Grayslake OKs trucking facility despite concerns from Mundelein neighbors
Grayslake village board members have approved a trucking facility over the objections from residents in a bordering neighborhood in Mundelein.
At a meeting Tuesday night, the village board for the second time since August 2014 agreed to grant a limited industrial-use zoning classification to allow the $14 million Saia Motor Freight Line truck terminal. Construction on the project is well underway on the village's far southern border touching Mundelein.
Trustees voted 6-0 in favor of granting the zoning to Saia. About 60 spectators, most of them from Mundelein, attended the meeting and reacted negatively after the board's vote.
Officials said Saia requested the process to be repeated because of claims in a lawsuit that there were defects in the original notice about the rezoning request for the 33 acres in question at the southwest corner of Peterson and Midlothian roads.
Similar to a hearing hosted by the advisory Grayslake plan commission/zoning board of appeals in July, about 15 Mundelein residents and others criticized the concept of the 24-hour truck operation so close to a residential neighborhood. About 200 people attended the July session.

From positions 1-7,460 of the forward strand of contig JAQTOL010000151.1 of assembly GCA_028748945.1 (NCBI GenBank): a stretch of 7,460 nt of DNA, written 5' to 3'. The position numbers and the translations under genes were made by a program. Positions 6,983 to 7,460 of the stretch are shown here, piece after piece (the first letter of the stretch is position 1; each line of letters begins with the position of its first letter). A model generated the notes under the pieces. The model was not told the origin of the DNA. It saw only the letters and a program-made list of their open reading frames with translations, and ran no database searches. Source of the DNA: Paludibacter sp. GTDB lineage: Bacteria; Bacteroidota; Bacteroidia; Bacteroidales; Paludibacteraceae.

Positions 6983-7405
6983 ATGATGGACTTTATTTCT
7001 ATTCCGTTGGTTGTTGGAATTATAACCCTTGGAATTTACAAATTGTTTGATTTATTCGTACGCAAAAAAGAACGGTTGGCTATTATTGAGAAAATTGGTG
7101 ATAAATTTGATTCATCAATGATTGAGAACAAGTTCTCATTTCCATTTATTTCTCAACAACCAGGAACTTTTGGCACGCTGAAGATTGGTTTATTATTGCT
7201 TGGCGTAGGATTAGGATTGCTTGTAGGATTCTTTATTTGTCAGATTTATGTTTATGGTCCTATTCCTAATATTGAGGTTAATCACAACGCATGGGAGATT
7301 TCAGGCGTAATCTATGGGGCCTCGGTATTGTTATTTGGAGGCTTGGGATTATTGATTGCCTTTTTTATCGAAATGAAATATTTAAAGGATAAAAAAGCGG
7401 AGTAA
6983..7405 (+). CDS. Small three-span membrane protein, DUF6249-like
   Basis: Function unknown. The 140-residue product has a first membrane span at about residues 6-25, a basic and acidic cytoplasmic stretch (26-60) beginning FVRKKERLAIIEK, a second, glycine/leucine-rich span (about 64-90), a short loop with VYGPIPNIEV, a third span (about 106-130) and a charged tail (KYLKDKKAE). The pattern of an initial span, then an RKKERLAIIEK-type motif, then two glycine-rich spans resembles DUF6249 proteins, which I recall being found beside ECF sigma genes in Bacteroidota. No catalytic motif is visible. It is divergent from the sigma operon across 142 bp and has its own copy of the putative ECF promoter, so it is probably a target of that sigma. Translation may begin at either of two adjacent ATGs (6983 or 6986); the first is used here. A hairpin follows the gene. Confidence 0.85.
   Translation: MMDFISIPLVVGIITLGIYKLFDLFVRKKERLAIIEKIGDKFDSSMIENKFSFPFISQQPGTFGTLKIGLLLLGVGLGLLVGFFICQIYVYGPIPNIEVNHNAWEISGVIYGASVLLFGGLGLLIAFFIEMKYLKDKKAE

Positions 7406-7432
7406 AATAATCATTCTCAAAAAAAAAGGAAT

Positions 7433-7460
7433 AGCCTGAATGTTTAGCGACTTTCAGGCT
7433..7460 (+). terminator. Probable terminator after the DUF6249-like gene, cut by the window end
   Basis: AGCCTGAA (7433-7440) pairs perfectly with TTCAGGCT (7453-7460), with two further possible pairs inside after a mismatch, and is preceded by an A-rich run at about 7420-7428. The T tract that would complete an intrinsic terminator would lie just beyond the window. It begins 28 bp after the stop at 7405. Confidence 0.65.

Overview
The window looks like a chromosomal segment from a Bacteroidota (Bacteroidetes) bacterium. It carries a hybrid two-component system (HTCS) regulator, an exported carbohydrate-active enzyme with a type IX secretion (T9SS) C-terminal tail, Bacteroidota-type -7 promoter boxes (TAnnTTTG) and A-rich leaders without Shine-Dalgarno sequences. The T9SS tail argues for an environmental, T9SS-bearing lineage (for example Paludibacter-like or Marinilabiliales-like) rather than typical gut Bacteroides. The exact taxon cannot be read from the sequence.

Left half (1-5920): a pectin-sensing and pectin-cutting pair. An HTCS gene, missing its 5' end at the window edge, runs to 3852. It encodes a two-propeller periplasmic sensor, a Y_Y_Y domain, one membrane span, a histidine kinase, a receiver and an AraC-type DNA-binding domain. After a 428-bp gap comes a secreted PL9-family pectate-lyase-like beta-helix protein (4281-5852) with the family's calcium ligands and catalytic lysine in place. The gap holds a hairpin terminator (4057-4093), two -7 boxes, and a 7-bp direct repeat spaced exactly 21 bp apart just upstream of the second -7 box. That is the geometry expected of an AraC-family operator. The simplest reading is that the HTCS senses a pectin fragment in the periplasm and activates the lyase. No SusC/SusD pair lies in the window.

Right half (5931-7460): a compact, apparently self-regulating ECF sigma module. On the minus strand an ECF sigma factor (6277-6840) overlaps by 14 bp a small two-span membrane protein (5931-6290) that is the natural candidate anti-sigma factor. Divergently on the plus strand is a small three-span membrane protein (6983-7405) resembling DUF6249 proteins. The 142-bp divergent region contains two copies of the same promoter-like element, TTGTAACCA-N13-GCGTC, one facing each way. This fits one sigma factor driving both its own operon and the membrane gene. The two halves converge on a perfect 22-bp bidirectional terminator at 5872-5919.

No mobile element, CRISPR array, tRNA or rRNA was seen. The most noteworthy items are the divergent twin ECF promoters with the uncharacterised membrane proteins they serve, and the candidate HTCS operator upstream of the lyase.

Concerns included the dangers and noise of abundant truck traffic, the safety of people using an adjoining bike path, health impacts from diesel emissions.
Mundelein Mayor Steve Lentz was among the speakers at public comment time Tuesday. He criticized Grayslake for allowing a project that won't benefit the area.
"You are harming my community," Lentz told Grayslake's elected officials. "You're harming us. And if it goes through and it's used (as a trucking terminal), the harm could be irreparable and permanent, unless trucks just simply stop existing or Saia gets rid of it and stops."
Lentz added the Mundelein village board would protect his community from Grayslake's "harmful and aggressive actions."
Grayslake and several residents have sued Grayslake and Saia, questioning the validity of last year's annexation of the 33 acres and zoning. The suit contends use is incompatible with the surroundings.
Plans call for the Grayslake terminal to be operational in the first quarter of 2016 and will employ 100, according to Saia spokeswoman Jeannie S. Jump.